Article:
Seymour Dam Removal Plan Set to Restore River Ecosystem

Plans to remove a deteriorating Connecticut dam are nearing completion, and include an innovative design that will repurpose silt and sediment dredged from the river.

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First constructed in the 1850s, Seymour Dam is located across the Bladens River, immediately upstream of its confluence with the Naugatuck River in Seymour, Connecticut. Its original purpose was to provide hydraulic power and cooling water for the Kerite Company, a manufacturer of high-voltage electrical cable founded in 1854 by Austin Goodyear Day, nephew of Charles Goodyear.

“Kerite was an important company, which installed the power cable under New York Harbor in the late 1800s, and supplied cable for the Panama Canal in the early 1900s,” said Hans Hasnay, of WSP, who is a member of the project team.

The dam was rebuilt around 1918, but wear and tear over time gradually overwhelmed the stone structure, deteriorating to the point where it was causing significant water issues—particularly in an adjacent building where water was continually filling up the basement through floor cracks and elevator shafts. During the most recent inspection—which the Connecticut Department of Energy and Environmental Protection requires every seven years for dams—numerous deficiencies were discovered.

At that point, the facility owner, Marmon Utility, determined that the most practical solution was to remove the dam entirely.

“Since the dam does not serve a purpose for the company any longer, Marmon Utility desired to remove the dam to relieve their financial liabilities and regulatory burdens, eliminate repair and maintenance costs, and reduce high water table issues.” Hasnay said.

Marmon Utility selected WSP, in partnership with Princeton Hydro, to provide engineering design, permitting, contractor procurement, construction administration and inspection for the removal project. Allan Estivalet serves as project manager for WSP, and Jim Sobieraj is the principal-in-charge.

©WSP USA

An aerial view of the Seymour Dam shows the current flow of the Bladens River and the pond that currently forms behind the dam structure.

Silt Savings

In March 2018, WSP measured the water depth to sediment in two transects across the pond behind the dam to determine the vertical extent of the sediment, and collected samples of the sediment for characterization. After analyzing the sediment to determine if removal was viable, WSP provided a proposal to safely remove the dam, reclaim land to provide more space for business operations, and minimize project costs.

After the dam is dismantled in sections, the plan calls for an innovative use of the remaining silt to create additional parking and a plant work area.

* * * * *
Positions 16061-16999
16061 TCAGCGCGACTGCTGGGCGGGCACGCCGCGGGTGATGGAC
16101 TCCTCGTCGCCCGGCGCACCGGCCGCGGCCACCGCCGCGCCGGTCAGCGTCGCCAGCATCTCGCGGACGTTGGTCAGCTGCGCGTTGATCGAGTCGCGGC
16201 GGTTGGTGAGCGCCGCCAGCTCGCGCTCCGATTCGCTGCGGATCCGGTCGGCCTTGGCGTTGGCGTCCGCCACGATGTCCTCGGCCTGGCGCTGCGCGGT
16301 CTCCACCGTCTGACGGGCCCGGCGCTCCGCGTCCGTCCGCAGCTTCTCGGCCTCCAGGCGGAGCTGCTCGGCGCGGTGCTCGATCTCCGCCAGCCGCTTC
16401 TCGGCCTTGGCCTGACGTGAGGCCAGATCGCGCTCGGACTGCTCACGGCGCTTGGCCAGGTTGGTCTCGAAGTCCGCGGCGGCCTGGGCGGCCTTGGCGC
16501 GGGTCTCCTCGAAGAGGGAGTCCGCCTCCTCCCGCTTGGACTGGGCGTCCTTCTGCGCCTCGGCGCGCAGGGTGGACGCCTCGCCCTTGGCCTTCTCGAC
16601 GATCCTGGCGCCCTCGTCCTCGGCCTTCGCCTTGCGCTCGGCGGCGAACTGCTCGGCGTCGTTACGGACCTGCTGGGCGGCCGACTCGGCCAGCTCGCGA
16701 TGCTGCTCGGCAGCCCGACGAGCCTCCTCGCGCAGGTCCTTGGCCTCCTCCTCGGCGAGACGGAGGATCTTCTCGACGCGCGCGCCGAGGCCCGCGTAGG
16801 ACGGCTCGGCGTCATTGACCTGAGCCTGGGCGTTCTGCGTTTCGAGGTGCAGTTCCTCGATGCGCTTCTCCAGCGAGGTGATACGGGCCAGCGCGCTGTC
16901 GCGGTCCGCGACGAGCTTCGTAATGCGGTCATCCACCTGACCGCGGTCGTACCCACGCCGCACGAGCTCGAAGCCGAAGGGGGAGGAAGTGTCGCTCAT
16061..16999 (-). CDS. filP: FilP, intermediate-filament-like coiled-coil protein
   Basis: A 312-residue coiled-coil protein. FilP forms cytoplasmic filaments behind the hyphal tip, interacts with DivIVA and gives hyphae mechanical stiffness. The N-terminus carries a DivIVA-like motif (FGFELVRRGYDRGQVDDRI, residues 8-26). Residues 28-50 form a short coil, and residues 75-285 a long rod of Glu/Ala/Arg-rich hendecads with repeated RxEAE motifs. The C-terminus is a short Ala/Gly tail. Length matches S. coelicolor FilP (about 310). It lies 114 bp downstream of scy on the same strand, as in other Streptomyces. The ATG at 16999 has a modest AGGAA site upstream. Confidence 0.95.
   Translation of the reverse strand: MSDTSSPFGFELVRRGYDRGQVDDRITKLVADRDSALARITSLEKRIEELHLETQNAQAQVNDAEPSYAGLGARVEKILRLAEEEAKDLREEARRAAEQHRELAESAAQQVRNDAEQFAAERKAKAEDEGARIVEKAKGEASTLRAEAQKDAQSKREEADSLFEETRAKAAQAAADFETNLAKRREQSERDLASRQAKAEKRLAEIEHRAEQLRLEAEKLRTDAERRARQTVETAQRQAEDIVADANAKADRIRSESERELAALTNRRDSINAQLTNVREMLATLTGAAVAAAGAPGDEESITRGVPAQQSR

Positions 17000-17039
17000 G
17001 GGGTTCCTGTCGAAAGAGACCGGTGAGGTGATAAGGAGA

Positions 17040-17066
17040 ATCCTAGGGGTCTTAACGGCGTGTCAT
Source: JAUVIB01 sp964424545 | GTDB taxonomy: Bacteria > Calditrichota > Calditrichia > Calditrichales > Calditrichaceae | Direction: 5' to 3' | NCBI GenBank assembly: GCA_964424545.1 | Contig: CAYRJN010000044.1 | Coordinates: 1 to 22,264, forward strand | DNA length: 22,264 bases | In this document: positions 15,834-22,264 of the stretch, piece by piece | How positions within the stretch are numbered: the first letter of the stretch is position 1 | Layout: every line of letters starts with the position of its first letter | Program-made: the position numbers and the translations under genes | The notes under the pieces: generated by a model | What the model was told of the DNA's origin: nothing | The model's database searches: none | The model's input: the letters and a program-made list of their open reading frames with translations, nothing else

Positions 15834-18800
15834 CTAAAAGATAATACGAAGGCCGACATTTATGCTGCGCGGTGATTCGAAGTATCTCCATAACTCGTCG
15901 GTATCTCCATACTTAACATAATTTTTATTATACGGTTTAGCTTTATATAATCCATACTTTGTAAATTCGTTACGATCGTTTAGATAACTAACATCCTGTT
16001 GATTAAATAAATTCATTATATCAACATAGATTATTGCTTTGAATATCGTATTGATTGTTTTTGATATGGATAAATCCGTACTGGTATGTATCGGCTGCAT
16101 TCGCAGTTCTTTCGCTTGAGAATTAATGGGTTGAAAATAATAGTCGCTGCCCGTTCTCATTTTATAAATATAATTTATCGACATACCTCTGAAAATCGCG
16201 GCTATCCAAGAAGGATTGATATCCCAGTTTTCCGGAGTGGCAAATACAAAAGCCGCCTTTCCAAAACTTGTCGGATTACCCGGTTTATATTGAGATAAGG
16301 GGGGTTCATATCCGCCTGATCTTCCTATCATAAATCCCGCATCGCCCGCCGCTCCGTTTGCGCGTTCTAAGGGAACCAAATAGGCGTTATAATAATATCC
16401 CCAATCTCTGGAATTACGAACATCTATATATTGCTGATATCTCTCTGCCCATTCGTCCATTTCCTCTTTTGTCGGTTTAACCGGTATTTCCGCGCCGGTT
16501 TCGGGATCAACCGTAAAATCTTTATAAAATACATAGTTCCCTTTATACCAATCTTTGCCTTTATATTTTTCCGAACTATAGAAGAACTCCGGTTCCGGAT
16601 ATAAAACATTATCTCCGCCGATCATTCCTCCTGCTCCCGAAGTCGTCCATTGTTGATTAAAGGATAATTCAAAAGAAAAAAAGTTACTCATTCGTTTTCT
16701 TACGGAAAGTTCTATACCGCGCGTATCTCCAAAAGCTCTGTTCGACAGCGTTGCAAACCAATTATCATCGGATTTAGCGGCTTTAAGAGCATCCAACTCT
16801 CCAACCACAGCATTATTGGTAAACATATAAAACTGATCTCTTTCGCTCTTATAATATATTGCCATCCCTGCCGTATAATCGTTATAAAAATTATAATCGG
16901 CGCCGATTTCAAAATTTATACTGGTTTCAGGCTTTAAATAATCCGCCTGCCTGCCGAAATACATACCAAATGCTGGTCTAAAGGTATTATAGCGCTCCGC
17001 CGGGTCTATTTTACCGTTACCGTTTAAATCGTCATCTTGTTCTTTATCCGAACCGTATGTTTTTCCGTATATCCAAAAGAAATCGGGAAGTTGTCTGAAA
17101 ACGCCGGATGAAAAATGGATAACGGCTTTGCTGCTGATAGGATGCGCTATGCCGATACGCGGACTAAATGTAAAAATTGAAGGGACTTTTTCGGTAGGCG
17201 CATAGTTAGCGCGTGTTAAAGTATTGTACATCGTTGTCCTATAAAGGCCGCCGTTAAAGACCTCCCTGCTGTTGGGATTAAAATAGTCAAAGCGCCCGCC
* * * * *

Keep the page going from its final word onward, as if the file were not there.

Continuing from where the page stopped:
“We envision a fill access road will be installed on the upstream side and will be lower along with the dam in phases,” Hasnay said. “Most of the thousands of yards of silt that has built up behind the dam will be used to construct a new laydown area and parking lot next to the manufacturing facility.”

The concept for the restoration of the Bladens River will work with the natural occurring bedrock in the downstream channel areas, but transition to a higher channel bed with the riffle pool complex through the old pond area.

“This design approach will allow us to better balance the cut-fill ratios of the legacy sediments, thus avoiding costly haul away and disposal fees to the extent possible,” Hasnay said. “This approach will also result in a decrease in groundwater levels and flood levels along the stream margins, thus helping mitigate water intrusion and flood issues currently impacting the adjacent manufacturing structures.”

WSP is committed to creating a world today that is Future Ready™—and while that often involves a new way of approaching the construction or design of a project, Seymour Dam demonstrate how sometimes this is accomplished through the removal of an outdated structure in order to the overall health of a natural area for the benefit of the community, as well as sustainable practices that turn waste material into an asset, as demonstrated by the use of silt for the parking area.

©WSP USA

Once removed, the river will flow through the area more naturally, and create an area where a new parking lot can be created using silt removed from the former pond.

Environmental Benefits

Despite the age and former importance of the dam, there were no plans to preserve the structure.

“Typically, dams are not subject to historic preservation restrictions due to concerns regarding life safety issues,” Hasnay said. “Though the structure won’t be restored, the project will result in the restoration of 650 feet of streambed, providing additional fish access from the Housatonic and Naugatuck Rivers located upstream of the existing dam.”

The design process started last September and will wrap up in April, with construction set to begin in August. Construction work to remove the dam should be completed by the end of the year.

Though his engineering efforts usually center around construction of a dam, Hasnay views this demolition project as being important to the benefit of the community.

“I believe that dams have an important place in society,” Hasnay said. “They have been providing navigation lanes, power generation, drinking water and recreational opportunities for centuries. However, legacy dams that no longer provide sufficient benefits to justify the environmental impacts they cause should be removed, so I am glad to be part of this effort.”

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